Among the dusty side streets and alleys of Ecatepec, Mexico, in a polling station at a nondescript elementary school, Karla Montes came prepared.
“I brought my pen, and I brought my cellphone to take a photo of my vote, so that they don’t alter it,” she said. “These have been my precautions.”
The young woman was just one of thousands of people that took the matter of fraud and corruption — mainstay occurrences in Mexican politics for nearly the past century — head on. Seventy-one years of rule under the Institutional Revolutionary Party were followed by 18 years of pendulum-swinging between that and the opposition National Action Party. Both have gridlocked the country in extreme poverty, profound inequality and deep-seated violence — and people are fed up.
It’s for this reason that the July 1, 2018, elections in Mexico saw an unprecedented mobilization against fraud and corruption — resulting in what is being deemed as a historic win.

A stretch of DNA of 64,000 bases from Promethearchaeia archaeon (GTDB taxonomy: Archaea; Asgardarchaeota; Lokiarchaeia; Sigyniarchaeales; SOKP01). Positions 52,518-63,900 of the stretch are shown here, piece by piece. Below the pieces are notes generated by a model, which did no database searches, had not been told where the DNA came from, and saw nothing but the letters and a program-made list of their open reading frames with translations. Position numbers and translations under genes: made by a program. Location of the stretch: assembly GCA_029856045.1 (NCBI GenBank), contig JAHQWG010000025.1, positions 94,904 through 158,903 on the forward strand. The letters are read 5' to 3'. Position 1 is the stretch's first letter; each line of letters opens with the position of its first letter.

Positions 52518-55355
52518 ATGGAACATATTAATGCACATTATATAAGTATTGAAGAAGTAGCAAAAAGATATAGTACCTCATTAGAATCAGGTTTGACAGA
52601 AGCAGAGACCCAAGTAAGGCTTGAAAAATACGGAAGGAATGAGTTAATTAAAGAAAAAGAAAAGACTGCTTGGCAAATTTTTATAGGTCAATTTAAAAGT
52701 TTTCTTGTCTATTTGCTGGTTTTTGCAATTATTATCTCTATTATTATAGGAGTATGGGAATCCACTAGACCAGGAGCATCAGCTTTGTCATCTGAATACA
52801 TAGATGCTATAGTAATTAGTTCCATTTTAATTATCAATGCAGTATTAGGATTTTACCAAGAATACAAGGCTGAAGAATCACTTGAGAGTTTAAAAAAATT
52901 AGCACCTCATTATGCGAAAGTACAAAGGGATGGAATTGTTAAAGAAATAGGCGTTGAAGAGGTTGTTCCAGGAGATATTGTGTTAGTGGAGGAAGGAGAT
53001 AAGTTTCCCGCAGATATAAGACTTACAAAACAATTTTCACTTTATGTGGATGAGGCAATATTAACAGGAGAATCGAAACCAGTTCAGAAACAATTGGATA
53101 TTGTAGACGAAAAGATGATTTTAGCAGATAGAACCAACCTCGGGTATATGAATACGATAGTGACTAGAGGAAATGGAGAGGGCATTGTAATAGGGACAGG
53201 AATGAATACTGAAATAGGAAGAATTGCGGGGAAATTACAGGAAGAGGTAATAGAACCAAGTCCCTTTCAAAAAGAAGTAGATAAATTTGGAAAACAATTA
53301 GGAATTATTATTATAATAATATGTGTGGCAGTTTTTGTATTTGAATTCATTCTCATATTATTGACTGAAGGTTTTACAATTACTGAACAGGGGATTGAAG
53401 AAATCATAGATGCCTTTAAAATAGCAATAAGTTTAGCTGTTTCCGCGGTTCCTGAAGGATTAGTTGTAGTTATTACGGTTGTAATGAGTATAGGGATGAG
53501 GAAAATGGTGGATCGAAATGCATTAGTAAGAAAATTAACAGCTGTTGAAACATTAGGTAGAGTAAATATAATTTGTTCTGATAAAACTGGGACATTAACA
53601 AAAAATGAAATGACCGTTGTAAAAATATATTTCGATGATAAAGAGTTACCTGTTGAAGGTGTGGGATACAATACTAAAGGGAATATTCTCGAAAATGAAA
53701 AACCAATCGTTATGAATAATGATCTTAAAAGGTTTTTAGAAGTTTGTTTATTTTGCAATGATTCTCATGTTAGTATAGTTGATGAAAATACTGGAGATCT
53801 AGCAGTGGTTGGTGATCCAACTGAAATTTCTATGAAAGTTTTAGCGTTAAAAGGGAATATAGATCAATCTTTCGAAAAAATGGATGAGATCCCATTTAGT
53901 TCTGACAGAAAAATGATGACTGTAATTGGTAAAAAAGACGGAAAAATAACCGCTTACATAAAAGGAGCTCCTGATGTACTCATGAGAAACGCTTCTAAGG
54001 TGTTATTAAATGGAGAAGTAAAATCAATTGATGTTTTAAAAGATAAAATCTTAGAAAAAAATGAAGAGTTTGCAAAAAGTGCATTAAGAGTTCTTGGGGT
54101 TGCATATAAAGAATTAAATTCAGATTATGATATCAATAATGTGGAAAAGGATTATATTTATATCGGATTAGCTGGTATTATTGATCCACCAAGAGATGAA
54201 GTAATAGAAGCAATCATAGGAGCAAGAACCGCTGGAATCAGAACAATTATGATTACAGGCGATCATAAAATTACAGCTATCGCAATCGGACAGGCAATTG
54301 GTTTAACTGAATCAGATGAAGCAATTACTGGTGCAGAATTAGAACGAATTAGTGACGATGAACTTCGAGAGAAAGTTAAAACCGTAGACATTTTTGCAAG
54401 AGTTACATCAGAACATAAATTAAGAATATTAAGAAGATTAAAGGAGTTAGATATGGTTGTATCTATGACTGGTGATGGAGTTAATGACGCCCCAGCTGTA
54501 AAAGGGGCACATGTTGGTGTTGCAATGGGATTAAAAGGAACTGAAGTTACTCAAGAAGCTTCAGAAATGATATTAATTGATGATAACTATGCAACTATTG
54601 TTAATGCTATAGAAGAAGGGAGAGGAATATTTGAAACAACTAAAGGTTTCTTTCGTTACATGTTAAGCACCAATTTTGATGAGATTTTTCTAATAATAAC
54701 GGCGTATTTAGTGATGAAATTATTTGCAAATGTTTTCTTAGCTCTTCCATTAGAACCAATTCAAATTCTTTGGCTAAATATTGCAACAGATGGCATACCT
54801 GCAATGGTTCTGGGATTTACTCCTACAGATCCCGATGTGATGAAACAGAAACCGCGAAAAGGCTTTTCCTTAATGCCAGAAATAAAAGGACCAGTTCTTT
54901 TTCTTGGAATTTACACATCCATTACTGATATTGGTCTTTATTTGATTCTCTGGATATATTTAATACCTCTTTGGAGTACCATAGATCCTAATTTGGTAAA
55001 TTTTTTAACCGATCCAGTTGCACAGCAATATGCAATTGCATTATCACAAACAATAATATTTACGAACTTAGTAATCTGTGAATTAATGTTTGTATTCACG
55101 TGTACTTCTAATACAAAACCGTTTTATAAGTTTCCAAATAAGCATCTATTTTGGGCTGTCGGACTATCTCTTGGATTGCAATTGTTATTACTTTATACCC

Andrés Manuel López Obrador, or “AMLO” as he’s known, of the National Regeneration Movement Party was named president — a landslide win he secured after running for the third time, this time under the bold rallying cry, “against the power mafia.” Having run in the past two elections in 2006 and 2012 that were marred by countless irregularities, Lopez Obrador’s victory signals a major shift in the country, propelled forward by all those who marshaled against the country’s long-standing order.
Making Democracy “Real”
On the front lines of this mobilization has been the Scholar and Citizen Network for Democracy, known by its Spanish acronym RUCD, a coalition group that had been monitoring, denouncing and working to prevent fraud long before Election Day in Mexico.
“Corruption is a central pillar of political control in Mexico … that exists in all institutions and spheres of society,” John Ackerman, a law professor at the Universidad Nacional Autónoma de México and a member of the RUCD, told…